Technology trends

The top defense technology trends that will change the world

From brain-computer interfaces to programmable materials, these are the trends that will change the world as we know it today.

These defense technologies will have a profound impact beyond the defense sectors, according to a recent report title “Transforming defence: six science and technology trends that will change the world”from a UK-based research company QinetiQ in partnership with Wired. It considers off-the-shelf or off-the-shelf (COTS) commercial technologies versus internal military monopolies of emerging technologies.

According to QinetiQ science and engineering researchers:

…the last 30 years have brought multiple innovations such as smartphones, cryptocurrency, augmented reality, gene editing, social media platforms… the list goes on. Many of them are based on revolutionary fundamental technologies such as AI and cloud computing. Tremendous progress has also been made in areas such as robotics, nanotechnology and biotechnology.

So what comes next? According Elon Muskone of the main drivers of this explosion of new technologies, we will see humans on mars in the next five years. But what about closer to home? What innovations and trends will prevail in the coming years?

“In previous decades, we have seen cutting-edge science and technology come from the defense industry, given the large investment budgets that were previously required,” said Mike SewartGroup Chief Technology Officer, QinetiQ.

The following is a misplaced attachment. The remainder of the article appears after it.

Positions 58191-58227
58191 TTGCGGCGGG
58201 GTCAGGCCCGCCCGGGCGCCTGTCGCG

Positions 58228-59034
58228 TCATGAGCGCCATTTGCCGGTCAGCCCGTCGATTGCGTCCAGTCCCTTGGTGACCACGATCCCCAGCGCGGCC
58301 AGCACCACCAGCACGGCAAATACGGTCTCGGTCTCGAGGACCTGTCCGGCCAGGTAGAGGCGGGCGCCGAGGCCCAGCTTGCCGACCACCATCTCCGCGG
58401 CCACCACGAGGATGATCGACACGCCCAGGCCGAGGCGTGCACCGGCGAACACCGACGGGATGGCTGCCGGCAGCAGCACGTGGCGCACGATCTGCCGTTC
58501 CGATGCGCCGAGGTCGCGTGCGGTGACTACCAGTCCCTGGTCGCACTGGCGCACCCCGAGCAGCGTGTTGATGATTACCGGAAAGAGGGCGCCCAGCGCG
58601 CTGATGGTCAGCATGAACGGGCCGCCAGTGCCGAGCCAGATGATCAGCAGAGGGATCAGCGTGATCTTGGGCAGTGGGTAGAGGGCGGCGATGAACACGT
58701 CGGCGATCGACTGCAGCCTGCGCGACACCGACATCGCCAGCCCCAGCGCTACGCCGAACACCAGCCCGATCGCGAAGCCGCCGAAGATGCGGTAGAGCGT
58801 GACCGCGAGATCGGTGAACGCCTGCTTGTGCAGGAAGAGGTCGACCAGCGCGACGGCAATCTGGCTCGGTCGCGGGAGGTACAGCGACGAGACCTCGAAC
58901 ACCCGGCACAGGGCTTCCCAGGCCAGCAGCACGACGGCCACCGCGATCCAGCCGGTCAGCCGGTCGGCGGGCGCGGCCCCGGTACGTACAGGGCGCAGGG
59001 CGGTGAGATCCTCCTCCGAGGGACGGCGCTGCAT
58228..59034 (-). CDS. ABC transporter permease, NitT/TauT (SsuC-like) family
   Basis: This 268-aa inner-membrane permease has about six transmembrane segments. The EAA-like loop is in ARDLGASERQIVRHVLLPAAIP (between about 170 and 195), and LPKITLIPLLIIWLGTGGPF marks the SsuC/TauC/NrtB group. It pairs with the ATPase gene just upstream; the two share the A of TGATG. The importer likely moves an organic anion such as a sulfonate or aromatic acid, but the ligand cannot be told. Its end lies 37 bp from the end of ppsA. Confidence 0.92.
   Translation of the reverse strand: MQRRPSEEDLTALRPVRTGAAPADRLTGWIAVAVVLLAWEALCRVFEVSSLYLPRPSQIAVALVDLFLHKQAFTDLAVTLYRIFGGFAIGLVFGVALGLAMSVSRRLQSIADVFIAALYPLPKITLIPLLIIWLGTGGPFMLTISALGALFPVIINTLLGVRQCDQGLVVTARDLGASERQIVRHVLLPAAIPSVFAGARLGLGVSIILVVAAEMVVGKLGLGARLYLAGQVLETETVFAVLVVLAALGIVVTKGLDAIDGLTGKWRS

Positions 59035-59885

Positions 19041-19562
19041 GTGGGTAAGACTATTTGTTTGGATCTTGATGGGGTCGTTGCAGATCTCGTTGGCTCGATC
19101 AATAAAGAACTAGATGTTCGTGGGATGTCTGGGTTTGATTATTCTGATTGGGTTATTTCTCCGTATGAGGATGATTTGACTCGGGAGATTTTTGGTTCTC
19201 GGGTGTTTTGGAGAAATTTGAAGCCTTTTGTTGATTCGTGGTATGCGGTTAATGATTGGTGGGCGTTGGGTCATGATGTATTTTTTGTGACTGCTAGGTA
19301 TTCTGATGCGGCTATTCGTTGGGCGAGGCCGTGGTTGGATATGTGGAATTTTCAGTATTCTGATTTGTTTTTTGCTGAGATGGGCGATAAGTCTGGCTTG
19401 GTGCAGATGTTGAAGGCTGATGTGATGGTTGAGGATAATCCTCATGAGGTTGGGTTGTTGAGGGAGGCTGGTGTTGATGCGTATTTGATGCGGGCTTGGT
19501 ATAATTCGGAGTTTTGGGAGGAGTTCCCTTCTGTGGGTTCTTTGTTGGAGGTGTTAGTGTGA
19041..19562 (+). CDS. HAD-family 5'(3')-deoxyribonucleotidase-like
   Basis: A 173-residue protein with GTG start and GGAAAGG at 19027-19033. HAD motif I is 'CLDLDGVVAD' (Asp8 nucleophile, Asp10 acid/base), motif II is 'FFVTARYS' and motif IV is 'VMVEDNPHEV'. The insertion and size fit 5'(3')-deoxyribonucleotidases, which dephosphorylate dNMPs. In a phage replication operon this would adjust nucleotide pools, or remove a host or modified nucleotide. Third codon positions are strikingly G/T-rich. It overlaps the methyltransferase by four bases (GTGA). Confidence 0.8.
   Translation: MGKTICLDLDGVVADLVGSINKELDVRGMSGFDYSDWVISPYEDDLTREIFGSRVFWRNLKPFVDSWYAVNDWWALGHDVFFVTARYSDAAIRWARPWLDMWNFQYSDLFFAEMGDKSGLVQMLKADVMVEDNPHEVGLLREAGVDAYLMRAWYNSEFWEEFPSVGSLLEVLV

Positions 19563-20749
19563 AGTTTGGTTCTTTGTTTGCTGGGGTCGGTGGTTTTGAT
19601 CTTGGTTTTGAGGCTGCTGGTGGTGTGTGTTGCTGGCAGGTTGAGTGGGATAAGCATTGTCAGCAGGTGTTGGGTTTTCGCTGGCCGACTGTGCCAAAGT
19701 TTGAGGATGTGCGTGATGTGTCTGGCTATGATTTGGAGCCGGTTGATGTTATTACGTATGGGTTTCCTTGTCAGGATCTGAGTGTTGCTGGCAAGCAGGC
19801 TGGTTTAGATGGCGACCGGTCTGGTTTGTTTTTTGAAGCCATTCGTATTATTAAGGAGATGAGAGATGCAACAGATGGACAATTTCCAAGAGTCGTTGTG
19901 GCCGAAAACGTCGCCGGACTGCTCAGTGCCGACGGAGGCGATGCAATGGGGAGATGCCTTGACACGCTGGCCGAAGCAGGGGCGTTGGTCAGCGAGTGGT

“As the pace of change accelerates and technology becomes more prolific, new products, services and business models are increasingly emerging from the wider world of commerce. That said, it is essential that defense and security organizations learn from the global trends that surround us and, combined with knowledge of the defense and security domain, use them to protect our national interests for the future.

This report focuses on six key areas for advancement, exploring the underlying technology and the uses that can be made of it, while speculating on the opportunities or challenges they may present for the defense and security sectors. security :

  1. Brain-computer interfaces: By controlling machines using only brain waves, we will fundamentally change the way we interact with technology.
  2. Quantum technology: Subatomic particle science will revolutionize fields such as computing and sensors, transforming many areas of our lives.
  3. Programmable materials: A growing suite of new materials development techniques will enable the integration of intelligent capabilities into the objects around us.
  4. Edge Computing: As the internet of things predominates, the ability to process data closer to its source will become increasingly important.
  5. Biomimicry: Nature-inspired technology, based on insights from millions of years of evolution, will open up new areas of innovation in a multitude of fields.
  6. Electromagnetic interference: Potential new threats will emerge in a world that is increasingly dependent on sensors and wireless communications technology.

This is by no means an exhaustive list, but all these topics contain many food for thought for defense and security actors as well as for all those involved in the development of technologies. It should serve to inspire new ideas for future applications in defense and beyond.

Paul Budde is an Australian freelance columnist and managing director of Paul Budde Consulting, an independent telecommunications research and consultancy organization. You can follow Paul on Twitter @PaulBudde.

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